DNA analysis of early viral strains tracks U.S. debut to early ’70s
A genetic study of HIV viruses from the 1970s may finally clear the name of a man long identified as the source of the AIDS epidemic in the United States. HIV came to New York City between 1969 and 1973, long before the man known as Patient Zero became infected, researchers report October 26 in Nature.
Using techniques developed to decipher badly degraded ancient DNA from fossils, researchers reconstructed the genetic instruction books of eight HIV viruses from blood samples collected in 1978 and 1979 in New York City and San Francisco. The viral DNA was so genetically diverse that the viruses must have been circulating in the cities for years, picking up variations, says evolutionary biologist Michael Worobey of the University of Arizona in Tucson.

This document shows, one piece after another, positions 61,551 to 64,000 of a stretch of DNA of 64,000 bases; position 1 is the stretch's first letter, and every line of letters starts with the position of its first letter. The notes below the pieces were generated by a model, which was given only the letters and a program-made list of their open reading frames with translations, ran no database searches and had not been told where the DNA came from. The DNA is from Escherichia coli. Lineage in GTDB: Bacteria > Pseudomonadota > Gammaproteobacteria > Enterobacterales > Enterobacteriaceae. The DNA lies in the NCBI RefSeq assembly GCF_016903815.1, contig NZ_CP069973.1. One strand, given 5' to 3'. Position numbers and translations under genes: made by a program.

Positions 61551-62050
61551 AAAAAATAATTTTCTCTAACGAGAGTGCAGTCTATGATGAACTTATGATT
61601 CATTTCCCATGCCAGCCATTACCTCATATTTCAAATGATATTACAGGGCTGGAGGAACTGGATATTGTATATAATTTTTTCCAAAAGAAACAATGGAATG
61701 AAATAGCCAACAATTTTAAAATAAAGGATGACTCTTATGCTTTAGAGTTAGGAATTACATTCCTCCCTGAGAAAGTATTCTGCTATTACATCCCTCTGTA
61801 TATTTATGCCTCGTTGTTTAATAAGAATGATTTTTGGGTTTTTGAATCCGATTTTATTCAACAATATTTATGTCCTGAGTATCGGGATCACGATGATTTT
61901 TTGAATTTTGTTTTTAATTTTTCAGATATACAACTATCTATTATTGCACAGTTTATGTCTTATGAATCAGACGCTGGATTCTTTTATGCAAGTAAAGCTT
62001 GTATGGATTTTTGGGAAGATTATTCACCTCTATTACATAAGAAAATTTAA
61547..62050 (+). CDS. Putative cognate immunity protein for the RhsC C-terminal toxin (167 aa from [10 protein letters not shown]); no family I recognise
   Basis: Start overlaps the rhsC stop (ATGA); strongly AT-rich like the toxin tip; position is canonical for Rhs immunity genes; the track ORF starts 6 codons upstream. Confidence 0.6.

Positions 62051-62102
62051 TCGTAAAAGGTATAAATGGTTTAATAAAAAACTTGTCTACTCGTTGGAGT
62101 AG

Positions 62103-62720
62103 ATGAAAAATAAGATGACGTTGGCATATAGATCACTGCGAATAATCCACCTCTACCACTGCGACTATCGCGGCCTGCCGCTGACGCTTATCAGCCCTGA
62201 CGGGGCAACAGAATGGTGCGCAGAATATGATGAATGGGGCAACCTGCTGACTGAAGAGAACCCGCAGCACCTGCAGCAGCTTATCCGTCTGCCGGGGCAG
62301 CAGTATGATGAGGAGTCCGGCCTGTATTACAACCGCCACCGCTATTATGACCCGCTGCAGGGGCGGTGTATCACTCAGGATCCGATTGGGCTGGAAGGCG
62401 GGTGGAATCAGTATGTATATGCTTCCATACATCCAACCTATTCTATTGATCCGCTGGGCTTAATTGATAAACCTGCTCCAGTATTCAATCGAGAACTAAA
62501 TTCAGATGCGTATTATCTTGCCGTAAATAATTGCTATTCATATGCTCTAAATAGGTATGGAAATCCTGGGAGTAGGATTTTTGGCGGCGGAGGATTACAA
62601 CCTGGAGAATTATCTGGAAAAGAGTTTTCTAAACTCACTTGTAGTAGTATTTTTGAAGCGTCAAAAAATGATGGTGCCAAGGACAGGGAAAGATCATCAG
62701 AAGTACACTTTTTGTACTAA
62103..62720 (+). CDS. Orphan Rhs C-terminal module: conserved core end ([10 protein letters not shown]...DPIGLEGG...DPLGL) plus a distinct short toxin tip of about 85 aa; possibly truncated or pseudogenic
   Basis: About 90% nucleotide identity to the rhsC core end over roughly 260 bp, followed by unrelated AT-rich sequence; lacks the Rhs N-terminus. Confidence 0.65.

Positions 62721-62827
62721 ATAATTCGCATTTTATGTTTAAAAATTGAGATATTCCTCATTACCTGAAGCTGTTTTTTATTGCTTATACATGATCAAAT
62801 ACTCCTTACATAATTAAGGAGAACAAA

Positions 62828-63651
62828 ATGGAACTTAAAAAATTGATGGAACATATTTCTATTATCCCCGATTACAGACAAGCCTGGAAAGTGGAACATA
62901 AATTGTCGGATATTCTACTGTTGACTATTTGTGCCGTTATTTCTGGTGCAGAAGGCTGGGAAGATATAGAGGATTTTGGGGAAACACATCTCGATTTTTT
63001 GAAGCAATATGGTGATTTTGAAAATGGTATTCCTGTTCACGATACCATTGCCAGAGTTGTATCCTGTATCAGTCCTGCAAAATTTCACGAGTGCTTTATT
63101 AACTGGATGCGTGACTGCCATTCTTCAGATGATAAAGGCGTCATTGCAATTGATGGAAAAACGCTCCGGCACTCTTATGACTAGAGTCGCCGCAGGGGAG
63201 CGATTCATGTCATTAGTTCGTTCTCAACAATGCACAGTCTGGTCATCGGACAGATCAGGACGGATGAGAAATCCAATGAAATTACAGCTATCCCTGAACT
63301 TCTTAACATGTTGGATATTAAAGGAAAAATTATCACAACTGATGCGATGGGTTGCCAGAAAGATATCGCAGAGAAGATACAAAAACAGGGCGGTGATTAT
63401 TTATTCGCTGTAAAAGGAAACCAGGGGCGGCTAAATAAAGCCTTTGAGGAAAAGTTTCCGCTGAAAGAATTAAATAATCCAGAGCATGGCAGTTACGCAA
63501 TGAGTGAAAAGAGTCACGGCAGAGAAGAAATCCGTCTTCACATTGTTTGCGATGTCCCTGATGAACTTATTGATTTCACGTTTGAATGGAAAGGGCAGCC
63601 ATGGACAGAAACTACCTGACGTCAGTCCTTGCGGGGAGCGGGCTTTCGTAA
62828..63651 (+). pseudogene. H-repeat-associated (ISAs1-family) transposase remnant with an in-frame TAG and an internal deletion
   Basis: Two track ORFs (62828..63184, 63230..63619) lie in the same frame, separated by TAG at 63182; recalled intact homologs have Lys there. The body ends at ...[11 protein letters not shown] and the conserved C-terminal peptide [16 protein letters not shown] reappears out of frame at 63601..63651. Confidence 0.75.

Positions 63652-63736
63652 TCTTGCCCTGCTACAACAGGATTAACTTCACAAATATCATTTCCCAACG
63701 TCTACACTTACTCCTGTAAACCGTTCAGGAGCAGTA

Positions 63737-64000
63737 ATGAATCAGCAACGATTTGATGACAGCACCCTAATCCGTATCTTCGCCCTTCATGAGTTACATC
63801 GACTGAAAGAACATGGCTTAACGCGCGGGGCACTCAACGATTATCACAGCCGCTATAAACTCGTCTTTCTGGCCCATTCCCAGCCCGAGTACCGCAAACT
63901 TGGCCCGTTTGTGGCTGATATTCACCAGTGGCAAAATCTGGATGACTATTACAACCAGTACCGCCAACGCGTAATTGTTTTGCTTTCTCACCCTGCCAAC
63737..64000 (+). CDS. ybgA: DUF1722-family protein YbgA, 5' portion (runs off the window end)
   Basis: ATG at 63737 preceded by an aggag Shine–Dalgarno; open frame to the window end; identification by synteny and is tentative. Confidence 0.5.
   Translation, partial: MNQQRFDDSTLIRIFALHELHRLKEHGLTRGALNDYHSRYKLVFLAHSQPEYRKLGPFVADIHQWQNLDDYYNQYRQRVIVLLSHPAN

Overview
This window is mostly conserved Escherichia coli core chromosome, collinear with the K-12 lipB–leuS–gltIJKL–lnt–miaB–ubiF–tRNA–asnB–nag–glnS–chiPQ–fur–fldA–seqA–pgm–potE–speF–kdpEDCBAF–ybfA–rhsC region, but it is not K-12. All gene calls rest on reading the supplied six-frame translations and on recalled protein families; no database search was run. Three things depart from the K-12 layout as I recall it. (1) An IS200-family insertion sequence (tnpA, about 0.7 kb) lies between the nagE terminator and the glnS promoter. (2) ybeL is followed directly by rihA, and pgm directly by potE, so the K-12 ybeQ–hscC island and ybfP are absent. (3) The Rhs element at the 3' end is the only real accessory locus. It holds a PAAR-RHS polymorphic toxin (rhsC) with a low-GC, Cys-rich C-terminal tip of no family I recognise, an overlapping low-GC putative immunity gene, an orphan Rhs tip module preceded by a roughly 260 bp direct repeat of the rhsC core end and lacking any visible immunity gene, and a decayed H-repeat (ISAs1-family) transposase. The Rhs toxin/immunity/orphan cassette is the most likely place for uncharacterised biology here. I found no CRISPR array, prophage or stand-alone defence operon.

Worobey and colleagues calculate that the virus probably first jumped to the United States in 1970 or 1971. So HIV spread for about a decade before